1. Gallagher, Eileen M. MSN, RN
  2. Brennan, Mary A. MSN, RN
  3. Razzi, Catherine C. MSN, RN

Article Content


The purpose of this project was to develop a single, Web-based resource designed to support CNSs pursuing Adult Health CNS certification through the American Nurses Credentialing Center (ANCC).



There are many useful resources available to assist the candidate when preparing for this exam; however, resources are not centralized and may be difficult to locate and organize. This Web site provides an online resource organized by the ANCC's Adult Health CNS test map blueprint potentially available to the learner at little to no cost.



This streamlined Web site is intuitively organized by the domains of practice identified by the test content outline. Embedded links provide access to a variety of PowerPoint presentations, Internet hyperlinks, and word documents. This tool has unrestricted access and unlimited availability. It particularly addresses CNS role development, consistent with the test map.



The project began as a small group project focused on preparing for the certification examination. Internal consultation with peers and informatics experts revealed opportunities for learning webmaster skills and influencing local CNS systems by supporting certification examination success rates.



Informal product evaluation by practicing CNSs without certification suggests that the tool is useful and relevant. Additional evaluative feedback will be sought from CNS colleagues interested in preparing for the Adult Health CNS certification examination, including graduate students from the local region.



This project serves as a template for developing Web-based teaching and learning resources with a practical focus, consistent with adult learning theory. The process used for this project provides opportunities to enhance external consultation and team-building collaboration skill sets.


Implications for CNS basic and Continuing Education:

Advanced practice nurses require centralized, convenient, and inexpensive resources designed to develop the knowledge base necessary for certification examination success. Web-based tools may meet this need while providing opportunities for learning skills that may be transferable to other aspects of CNS practice.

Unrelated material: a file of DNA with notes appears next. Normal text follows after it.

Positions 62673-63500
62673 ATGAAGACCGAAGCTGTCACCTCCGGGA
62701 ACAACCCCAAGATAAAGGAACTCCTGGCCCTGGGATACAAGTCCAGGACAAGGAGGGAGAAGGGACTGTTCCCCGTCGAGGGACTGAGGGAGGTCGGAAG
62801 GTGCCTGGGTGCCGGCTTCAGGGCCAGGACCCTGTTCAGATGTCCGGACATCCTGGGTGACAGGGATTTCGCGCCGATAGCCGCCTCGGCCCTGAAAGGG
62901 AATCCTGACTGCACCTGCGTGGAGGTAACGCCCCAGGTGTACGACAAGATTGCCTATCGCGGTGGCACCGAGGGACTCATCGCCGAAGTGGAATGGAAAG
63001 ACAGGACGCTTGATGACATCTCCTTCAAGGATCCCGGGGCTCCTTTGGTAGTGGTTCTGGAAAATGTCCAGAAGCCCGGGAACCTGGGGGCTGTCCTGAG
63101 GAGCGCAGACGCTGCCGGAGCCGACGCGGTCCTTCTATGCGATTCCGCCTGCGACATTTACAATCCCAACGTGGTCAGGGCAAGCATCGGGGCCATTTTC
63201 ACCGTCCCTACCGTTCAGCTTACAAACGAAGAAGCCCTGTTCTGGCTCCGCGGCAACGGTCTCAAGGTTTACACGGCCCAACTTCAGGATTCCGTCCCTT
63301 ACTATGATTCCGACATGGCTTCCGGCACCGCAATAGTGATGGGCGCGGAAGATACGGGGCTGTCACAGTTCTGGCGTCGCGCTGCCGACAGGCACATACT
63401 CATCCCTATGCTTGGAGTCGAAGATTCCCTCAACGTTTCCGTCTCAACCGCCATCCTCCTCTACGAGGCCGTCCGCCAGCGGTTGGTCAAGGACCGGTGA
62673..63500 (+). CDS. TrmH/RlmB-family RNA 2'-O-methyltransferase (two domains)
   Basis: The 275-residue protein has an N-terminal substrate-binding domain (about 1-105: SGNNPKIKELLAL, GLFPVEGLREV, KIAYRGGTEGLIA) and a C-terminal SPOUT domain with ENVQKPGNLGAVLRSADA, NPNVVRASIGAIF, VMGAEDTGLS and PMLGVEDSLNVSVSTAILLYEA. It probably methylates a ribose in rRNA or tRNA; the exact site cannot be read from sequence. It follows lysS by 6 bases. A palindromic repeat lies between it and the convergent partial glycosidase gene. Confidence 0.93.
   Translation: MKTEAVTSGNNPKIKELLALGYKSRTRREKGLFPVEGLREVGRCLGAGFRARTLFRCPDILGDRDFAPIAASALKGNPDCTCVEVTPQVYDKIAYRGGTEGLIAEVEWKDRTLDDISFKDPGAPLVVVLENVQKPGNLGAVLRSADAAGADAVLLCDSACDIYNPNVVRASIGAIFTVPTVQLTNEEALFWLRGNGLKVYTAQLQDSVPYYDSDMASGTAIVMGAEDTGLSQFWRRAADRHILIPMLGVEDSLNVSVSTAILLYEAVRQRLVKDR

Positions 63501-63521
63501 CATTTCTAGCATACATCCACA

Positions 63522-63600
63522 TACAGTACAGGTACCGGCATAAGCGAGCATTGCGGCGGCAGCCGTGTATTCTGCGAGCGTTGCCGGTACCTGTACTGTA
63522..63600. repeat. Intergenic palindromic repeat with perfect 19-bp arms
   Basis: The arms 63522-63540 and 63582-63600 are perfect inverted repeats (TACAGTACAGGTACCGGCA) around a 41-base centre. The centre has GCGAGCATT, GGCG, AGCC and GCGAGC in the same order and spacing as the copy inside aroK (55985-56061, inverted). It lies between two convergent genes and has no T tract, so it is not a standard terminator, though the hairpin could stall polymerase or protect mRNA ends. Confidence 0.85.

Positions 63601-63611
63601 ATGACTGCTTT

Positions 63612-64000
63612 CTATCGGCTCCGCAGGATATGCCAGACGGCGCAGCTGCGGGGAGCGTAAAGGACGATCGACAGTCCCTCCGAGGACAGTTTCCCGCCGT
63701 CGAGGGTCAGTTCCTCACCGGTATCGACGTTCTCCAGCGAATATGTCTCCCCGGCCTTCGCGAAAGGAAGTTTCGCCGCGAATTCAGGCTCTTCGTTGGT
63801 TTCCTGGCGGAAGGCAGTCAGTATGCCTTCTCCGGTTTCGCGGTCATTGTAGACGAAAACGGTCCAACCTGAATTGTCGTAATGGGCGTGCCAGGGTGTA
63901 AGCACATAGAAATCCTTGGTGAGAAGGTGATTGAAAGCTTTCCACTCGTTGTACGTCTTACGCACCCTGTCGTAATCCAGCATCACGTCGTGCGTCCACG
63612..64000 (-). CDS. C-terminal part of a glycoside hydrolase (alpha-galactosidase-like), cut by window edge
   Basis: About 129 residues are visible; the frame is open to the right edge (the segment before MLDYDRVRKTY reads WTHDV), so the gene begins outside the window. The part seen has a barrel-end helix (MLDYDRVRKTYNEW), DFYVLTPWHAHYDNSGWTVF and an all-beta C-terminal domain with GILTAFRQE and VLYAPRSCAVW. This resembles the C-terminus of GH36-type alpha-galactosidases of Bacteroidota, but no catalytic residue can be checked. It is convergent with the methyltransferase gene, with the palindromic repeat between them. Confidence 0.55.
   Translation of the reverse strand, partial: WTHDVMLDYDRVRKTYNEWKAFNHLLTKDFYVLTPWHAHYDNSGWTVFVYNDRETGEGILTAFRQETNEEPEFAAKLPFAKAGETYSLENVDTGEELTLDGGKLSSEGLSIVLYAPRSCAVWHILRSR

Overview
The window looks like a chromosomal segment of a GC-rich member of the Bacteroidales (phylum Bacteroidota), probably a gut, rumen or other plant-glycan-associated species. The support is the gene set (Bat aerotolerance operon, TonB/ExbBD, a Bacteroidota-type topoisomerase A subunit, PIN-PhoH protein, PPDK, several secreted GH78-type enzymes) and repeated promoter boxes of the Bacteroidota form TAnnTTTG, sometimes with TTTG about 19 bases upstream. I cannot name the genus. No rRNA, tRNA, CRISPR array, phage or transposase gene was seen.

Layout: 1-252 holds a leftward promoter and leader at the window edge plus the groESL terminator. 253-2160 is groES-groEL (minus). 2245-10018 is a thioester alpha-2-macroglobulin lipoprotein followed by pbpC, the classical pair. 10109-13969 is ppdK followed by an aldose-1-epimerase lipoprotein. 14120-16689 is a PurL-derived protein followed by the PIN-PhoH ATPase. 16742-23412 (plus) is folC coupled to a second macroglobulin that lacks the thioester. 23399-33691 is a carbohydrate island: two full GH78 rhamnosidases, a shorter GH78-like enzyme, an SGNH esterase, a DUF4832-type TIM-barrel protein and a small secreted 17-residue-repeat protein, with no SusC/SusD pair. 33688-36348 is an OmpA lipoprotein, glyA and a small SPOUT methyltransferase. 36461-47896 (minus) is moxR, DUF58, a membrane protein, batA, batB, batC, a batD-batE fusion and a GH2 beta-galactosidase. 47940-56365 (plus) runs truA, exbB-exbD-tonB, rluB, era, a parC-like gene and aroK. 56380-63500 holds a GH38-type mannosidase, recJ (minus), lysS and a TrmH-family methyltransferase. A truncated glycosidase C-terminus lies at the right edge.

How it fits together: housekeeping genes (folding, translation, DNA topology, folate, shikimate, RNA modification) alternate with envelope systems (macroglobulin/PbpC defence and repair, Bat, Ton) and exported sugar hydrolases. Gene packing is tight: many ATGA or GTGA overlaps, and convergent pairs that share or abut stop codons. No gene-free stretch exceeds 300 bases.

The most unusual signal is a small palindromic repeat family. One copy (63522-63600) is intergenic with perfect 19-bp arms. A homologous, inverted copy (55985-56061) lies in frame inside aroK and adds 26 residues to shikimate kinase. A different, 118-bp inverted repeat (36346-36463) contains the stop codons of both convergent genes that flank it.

Section Description

The 2010 National Association of Clinical Nurse Specialists (NACNS) Annual National Conference is planned for Portland, Oregon, on March 3 to 6. More than 375 clinical nurse specialists (CNSs), graduate faculty, nurse administrators, nurse researchers, and graduate students are expected to attend. This year's theme, "CNS as Internal Consultant: Influencing Local to Global Systems," demonstrates the breadth and depth of CNS practice and leadership at multiple levels in organizations and on healthcare.


A total of 142 abstracts were submitted for review, and 58 (not including student posters) were selected for either podium or poster presentations. Again, this year, there is a CNS student poster session; student abstracts will appear in a later issue of the journal. The abstracts addressed CNS practice in all 3 practice domains as described in the Spheres of Influence Framework for CNS Practice. Abstracts emphasized patient safety and quality care outcomes, leadership, CNS education, evidence-based practice, and new ways to shape CNS practice. Topics include CNS work activities incorporated into the 3 Spheres of Influence, the role of the CNS in developing clinical inquiry skills among staff nurses, use of simulation technology, strategies to maintain clinical excellence, the role of the CNS in National Database for Nursing Quality Indicators (NDNQI) activities, and many new and thoughtful ideas to support CNS education, practice, and research. Collectively, the abstracts represent the breadth, depth, and richness of the CNS's contribution to the well-being of individuals, families, and communities, as well as contributing to the advancement of the nursing profession.


The conference abstracts are published to share new knowledge with those unable to attend the conference. As you read each abstract, appreciate the intellectual talent and clinical scholarship of your CNS colleagues who are advancing the practice of nursing and contributing to the health of society through improved outcomes for patients and healthcare organizations. We encourage you to contact individual presenters to network, collaborate, consult, or share your thoughts and ideas on the conference topics.


Watch for next year's call for abstracts and consider submitting for presentation at the next NACNS annual conference scheduled for March 9-12, 2011, in Baltimore, Maryland.